Ugh, there is nothing less appealing to me than dragging the hose out in the middle of winter. I mean come on, my garden looks like a wasteland and my fingers are aching at the mere thought of connecting the hose. The reality is, winter can be one of the driest and most stressful seasons even in dormancy. Winter water is often overlooked but can be key to the overall health of your roses come spring time. So yes, it’s time to keep an eye on the forecast and get that hose out.
In the winter, I don’t have a set watering schedule that I follow. I prefer to monitor the soil moisture by digging down a couple of inches with my fingers and make a subjective assessment. Use a shovel it’s frozen solid and, if you want to be more scientific, you can use a moisture meter. The key point is to realize that your soil may be dry and stressful to your roses.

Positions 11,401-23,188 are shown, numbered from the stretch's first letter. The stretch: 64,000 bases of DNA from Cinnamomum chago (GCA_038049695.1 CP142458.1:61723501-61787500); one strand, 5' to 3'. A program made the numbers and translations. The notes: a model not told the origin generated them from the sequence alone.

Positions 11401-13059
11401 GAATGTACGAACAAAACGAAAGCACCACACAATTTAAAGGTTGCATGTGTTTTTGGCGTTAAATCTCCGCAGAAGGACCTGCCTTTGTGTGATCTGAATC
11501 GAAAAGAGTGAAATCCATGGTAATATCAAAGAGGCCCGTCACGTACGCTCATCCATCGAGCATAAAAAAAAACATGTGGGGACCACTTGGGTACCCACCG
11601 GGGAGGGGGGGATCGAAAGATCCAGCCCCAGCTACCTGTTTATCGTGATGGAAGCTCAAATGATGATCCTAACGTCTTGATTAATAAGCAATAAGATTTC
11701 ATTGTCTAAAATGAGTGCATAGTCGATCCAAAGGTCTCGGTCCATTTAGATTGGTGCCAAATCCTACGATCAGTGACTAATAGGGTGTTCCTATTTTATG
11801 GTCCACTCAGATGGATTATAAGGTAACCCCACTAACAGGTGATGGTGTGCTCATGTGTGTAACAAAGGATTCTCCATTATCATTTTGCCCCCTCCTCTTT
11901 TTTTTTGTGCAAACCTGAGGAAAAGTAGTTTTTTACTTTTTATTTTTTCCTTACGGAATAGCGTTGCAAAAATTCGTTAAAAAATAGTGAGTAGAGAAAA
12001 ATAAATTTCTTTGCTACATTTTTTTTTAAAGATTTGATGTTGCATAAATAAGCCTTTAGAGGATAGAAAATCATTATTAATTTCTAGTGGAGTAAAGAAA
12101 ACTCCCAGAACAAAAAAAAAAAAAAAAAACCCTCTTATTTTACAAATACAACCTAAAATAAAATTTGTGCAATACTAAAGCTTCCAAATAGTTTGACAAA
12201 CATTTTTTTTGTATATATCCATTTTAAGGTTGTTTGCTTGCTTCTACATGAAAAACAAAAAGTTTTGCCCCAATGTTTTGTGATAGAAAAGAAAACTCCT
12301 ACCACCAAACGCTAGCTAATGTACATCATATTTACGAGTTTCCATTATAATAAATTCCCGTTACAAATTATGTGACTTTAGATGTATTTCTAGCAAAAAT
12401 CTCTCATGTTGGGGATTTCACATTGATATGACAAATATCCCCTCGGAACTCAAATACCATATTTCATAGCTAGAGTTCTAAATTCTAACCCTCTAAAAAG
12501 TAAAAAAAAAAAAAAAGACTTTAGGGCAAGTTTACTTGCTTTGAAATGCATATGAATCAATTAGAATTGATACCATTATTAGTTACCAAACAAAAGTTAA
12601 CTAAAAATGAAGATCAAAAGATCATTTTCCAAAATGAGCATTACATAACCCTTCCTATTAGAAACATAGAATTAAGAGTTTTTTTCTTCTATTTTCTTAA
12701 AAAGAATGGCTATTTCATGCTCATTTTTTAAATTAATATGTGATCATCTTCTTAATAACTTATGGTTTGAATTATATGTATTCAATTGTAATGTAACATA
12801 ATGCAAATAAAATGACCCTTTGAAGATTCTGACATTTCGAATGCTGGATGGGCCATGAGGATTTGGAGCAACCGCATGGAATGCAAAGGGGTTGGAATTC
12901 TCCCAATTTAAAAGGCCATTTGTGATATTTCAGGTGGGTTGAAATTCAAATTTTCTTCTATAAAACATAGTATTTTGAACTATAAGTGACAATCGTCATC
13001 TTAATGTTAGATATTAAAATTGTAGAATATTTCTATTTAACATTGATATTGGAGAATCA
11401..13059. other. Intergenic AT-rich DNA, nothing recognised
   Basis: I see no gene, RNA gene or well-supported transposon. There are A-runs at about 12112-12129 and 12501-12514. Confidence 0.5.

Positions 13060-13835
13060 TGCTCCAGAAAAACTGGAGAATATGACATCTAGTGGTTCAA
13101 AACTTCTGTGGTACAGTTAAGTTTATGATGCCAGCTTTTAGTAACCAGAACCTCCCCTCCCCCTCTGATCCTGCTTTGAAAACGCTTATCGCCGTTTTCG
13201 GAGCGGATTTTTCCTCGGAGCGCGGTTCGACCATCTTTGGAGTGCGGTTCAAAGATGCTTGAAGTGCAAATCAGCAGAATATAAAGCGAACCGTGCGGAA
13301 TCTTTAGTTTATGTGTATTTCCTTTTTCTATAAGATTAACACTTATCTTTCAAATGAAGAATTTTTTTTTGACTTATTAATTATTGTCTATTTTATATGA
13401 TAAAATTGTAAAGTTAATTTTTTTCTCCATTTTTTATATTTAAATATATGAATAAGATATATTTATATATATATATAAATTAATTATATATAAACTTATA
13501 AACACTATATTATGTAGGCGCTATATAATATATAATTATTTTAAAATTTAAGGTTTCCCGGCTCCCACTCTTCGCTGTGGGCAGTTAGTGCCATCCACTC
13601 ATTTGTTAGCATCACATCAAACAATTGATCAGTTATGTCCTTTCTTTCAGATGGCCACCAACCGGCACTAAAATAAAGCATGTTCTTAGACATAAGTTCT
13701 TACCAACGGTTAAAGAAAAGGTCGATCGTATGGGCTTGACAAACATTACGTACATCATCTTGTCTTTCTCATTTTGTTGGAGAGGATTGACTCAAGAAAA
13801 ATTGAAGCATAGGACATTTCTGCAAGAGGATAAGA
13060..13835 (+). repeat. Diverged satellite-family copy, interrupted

To alleviate the problem, I tend to water a little deeper but less frequently in the winter. I use an old-fashioned sprinkler to do the job, watering for 10 – 20 minutes in an area maybe 2 or 3 times a season. However, I will be the first to admit that this may not be the best way. One of our local rosarians uses a soaker hose wound around her rose beds. I know of others who hand water lightly on a more regular basis. When it does snow, my neighbors laugh at me shoveling (carefully) all of the driveway snow into my gardens. Really, I don’t think there’s a bad way to get water to our roses in the winter. Our end goal is to keep moisture consistently in the soil to alleviate stress on our plants. It doesn’t have to be perfect to help. Just remember to disconnect the hose!